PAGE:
How a Husky voice snared a Bronco for life
It was one of the Broncos most notable success stories of the century and it all came down to one man's love of his pet dog.
Had there been no Ruski The Husky, Matt Gillett's 200-game career for the Broncos would almost certainly have never happened.
He would have been off to Bondi Junction to play for the Sydney Roosters.
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In 2009, the Roosters' financially superior offer was on the table. Gillett had been advised to take it. He wanted to take it.
But he just couldn't because some things are more important than money and the loyal 11-year-old pet Husky who saw in and saw out Gillett's career is one of them.
Ah, the power of the pooch ...
The story of how Ruski delivered Gillett to the Broncos never came up at his emotional retirement last week but it is a (dog's) tale that must be told.
We'll let Gillett tell the story …
"I had a year at (Brisbane) Norths and Ivan Henjak was coaching the Broncos at the time and he came to me halfway through the year and offered me a contract for the 09-10 pre-season.
"The Roosters came in with an offer which was better than the one from the Broncos. I was tossing it up and it looked as if I would take the better offer from the Roosters.
"I had Ruski with me and I had the conversation with my manager about where I was going to stay in Sydney. He said, 'obviously you will have to stay in a unit'.
"I said, 'I can't do that'. I did not have the funds to afford a house which had a yard in which I could have kept the dog. I said, 'mate I cannot come. I have my dog with me and I just can't leave him in Brisbane by himself'.
"My manager was pretty angry about it. We had a bit of a fight about it. But I just could not leave because there would have been no room for my dog.
"Luckily enough there was an offer from the Broncos. At the time I had only had my dog for a couple of years. It is like having children.
"You give their needs all your attention. It is a decision that worked out very well for me.
"The things I have achieved at the Broncos are ones I will forever feel grateful for. And Ruski is still around. He has lasted longer than I have ...''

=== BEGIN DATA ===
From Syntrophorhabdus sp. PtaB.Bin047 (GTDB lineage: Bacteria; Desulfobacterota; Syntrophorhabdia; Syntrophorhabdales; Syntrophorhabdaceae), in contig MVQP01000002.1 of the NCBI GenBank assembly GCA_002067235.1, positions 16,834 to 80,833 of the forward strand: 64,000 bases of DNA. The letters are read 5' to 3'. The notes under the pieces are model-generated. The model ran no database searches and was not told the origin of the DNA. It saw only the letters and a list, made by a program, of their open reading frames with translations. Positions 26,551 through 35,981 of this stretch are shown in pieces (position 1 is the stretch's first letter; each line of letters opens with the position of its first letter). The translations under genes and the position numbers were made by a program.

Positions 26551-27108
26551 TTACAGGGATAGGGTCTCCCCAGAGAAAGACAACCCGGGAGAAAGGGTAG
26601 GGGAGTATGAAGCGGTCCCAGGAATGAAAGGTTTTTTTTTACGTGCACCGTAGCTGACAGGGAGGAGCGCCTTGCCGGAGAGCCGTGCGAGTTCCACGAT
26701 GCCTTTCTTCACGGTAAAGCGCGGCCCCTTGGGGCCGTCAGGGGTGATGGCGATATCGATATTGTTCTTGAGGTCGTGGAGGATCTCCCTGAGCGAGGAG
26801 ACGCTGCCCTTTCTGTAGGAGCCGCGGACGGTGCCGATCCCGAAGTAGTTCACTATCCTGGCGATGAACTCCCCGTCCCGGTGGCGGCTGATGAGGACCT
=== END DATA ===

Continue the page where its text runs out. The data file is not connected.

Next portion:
Indeed he has. In many ways Gillett's affection for his dog fits neatly with the image he portrayed at his retirement press conference, that of a kind-hearted, modest soul who was a lion on the field but more lamb off it.
Gillett is not the first sportsperson to be besotted with their four-legged companions.
Top English golfer Tommy Fleetwood used to take his dog Maizie on tour with him and even let her sit at the dinner table when he was having fish and chips.
Fleetwood dedicated his fourth European victory to Maizie as it came a few weeks after she was diagnosed with cancer.
Tennis great Jimmy Connors once had six dogs and when he took several of them for walks he would tell people he was out with "my psychologists".
Some would find that funny but Ash Barty would get the point because she says one of the highlights of her return to Queensland is the greeting she gets from her three pet dogs, proving that though man's best friend is his dog, many females feel the same way.
THE GOOD: Melbourne Cup winner Vow And Declare, owned by a group of ordinary Australians from the Sunshine Coast, proving you don't have to own a casino or an oil well to breed or buy a Melbourne Cup winner.
THE BAD: Frankie Dettori may be admired around the world as a champion jockey but his worst moments, like his reckless ride on the relegated Master of Reality in the Melbourne Cup, are poor.
THE UGLY: Former Bronco James Segeyaro turning up for a drug hearing dressed in an AC-DC shirt and having his lawyer "impress'' on ASADA that time is of the essence because he wants clarify on his future. Do you mind?